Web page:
In California it is against the law to receive stolen property, prohibited under Penal Code 496 PC. It is considered a crime to buy, sell, receive, conceal, or withhold property which you understand to be stolen. In receiving stolen property cases typically the person who committed the theft will be charged with a theft offense while the person who received the stolen goods will likely be charged under Penal Code 496 PC.
A charge of receiving stolen property means that you knowingly bought, sold, received, concealed, or withheld stolen goods after the theft occurred. This means that if you knowingly received stolen property from the thief you may be held liable for the offense.
According to California Penal Code Section 496 (a):
“Every person who buys or receives any property that has been stolen or that has been obtained in any manner constituting theft or extortion, knowing the property to be so stolen or obtained, or who conceals, sells, withholds, or aids in concealing, selling, or withholding any property from the owner, knowing the property to be so stolen or obtained, shall be punished by imprisonment in a state prison, or in a county jail for not more than one year.”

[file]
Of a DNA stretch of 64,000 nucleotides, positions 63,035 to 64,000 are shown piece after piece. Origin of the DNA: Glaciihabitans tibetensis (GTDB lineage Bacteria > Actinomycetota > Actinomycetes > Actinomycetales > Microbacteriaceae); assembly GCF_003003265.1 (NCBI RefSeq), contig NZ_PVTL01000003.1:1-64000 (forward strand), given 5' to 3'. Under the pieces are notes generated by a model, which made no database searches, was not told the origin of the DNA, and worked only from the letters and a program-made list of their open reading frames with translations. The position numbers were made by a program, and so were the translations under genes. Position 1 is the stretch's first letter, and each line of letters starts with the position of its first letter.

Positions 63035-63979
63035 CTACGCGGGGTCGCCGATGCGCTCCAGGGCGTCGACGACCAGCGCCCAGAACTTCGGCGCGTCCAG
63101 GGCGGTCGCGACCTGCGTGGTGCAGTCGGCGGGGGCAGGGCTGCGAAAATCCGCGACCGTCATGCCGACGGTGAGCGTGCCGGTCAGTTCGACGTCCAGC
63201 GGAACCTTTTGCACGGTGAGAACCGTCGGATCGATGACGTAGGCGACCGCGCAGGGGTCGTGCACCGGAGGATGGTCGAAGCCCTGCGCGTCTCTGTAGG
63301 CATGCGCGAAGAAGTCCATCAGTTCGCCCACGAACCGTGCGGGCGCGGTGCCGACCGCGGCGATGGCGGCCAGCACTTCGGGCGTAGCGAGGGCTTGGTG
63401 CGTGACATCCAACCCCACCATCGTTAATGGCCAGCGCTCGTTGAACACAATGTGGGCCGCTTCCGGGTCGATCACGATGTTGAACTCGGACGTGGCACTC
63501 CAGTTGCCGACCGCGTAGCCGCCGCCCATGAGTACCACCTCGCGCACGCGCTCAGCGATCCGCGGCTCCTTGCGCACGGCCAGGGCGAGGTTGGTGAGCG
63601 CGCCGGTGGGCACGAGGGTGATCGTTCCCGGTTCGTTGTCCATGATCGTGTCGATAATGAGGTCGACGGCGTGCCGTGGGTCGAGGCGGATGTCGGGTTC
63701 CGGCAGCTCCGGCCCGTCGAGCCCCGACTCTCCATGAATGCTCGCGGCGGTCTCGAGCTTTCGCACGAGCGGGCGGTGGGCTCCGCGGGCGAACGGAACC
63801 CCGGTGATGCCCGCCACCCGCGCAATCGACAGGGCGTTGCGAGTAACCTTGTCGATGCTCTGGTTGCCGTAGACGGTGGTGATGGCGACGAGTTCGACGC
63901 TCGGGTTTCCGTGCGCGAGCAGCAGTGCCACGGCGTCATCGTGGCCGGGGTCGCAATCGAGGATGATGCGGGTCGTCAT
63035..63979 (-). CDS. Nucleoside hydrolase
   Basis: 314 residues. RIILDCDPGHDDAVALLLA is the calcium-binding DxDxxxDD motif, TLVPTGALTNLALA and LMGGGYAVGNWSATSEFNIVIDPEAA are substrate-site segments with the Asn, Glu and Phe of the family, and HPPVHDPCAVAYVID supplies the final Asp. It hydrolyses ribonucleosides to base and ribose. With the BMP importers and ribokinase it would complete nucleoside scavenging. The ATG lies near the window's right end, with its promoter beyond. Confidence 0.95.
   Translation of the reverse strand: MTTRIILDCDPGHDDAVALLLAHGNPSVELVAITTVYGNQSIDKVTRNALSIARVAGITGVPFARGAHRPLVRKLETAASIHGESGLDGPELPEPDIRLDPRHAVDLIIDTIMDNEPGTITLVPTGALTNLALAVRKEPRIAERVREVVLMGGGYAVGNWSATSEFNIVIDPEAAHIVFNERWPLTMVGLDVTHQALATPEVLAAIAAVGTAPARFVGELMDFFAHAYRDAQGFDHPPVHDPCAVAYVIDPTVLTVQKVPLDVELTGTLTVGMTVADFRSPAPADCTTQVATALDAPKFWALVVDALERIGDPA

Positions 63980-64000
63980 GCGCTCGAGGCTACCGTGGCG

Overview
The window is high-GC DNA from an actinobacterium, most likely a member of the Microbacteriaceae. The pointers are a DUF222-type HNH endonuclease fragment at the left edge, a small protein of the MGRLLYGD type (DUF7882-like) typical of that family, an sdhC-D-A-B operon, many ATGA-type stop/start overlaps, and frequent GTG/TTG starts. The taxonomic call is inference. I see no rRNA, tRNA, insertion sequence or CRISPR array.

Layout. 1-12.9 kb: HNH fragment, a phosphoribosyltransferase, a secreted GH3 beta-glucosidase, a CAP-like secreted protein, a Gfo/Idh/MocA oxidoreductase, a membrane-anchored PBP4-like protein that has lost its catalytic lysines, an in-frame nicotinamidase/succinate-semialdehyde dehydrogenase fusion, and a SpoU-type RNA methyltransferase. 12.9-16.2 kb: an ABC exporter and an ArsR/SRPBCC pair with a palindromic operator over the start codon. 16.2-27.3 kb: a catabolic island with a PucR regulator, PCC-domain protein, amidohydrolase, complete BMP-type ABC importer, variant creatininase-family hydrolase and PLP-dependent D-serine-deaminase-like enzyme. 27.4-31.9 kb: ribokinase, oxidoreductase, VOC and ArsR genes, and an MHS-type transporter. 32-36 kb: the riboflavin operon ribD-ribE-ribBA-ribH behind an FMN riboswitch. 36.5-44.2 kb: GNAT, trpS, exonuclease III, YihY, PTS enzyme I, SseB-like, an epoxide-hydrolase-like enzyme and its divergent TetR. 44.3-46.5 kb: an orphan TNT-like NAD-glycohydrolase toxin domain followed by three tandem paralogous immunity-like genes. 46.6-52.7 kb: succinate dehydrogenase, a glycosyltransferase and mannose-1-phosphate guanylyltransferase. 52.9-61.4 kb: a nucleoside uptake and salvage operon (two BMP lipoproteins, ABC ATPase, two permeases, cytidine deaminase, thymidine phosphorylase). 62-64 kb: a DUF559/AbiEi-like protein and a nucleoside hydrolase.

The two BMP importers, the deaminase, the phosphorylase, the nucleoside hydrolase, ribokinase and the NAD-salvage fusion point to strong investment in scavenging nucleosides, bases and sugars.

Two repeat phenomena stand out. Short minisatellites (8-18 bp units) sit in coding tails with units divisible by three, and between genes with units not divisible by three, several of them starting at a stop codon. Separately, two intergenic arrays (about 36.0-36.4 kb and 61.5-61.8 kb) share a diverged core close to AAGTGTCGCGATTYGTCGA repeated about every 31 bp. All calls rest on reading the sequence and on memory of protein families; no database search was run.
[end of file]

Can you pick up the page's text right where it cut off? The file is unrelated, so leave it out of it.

Common Stolen Items
Many items top the list for being commonly stolen and sold, often times to unsuspecting buyers. These items include:
- Construction equipment
- Music equipment
- Used cars
Even if you have been arrested or are being prosecuted for receiving stolen property it does not necessarily mean that you have to be convicted. If you were wrongly arrested, falsely accused, or did not know the items were stolen a criminal defense attorney may be able to have the charge reduced or dismissed altogether.
In order to be convicted of receiving stolen property the prosecutor must prove that the property was stolen, that you received the stolen property, and that you knew the property was stolen when you received it, or intended to assist the thief by buying or holding the stolen property.
Property is considered stolen if it was obtained by:
- Petty theft
- Grand theft
If at the time you received the stolen property you suspected that it was stolen, or later learned that it was stolen, you should immediately contact the owner of the property or the police to help avoid prosecution.
Receiving stolen property is known as a “wobbler” offense meaning that it can be charged as either a misdemeanor or a felony depending on the circumstances of the case. Factors include previous criminal record, age, education, the value of the stolen item, and employment history. If you are convicted you could face jail time, prison time, and fines.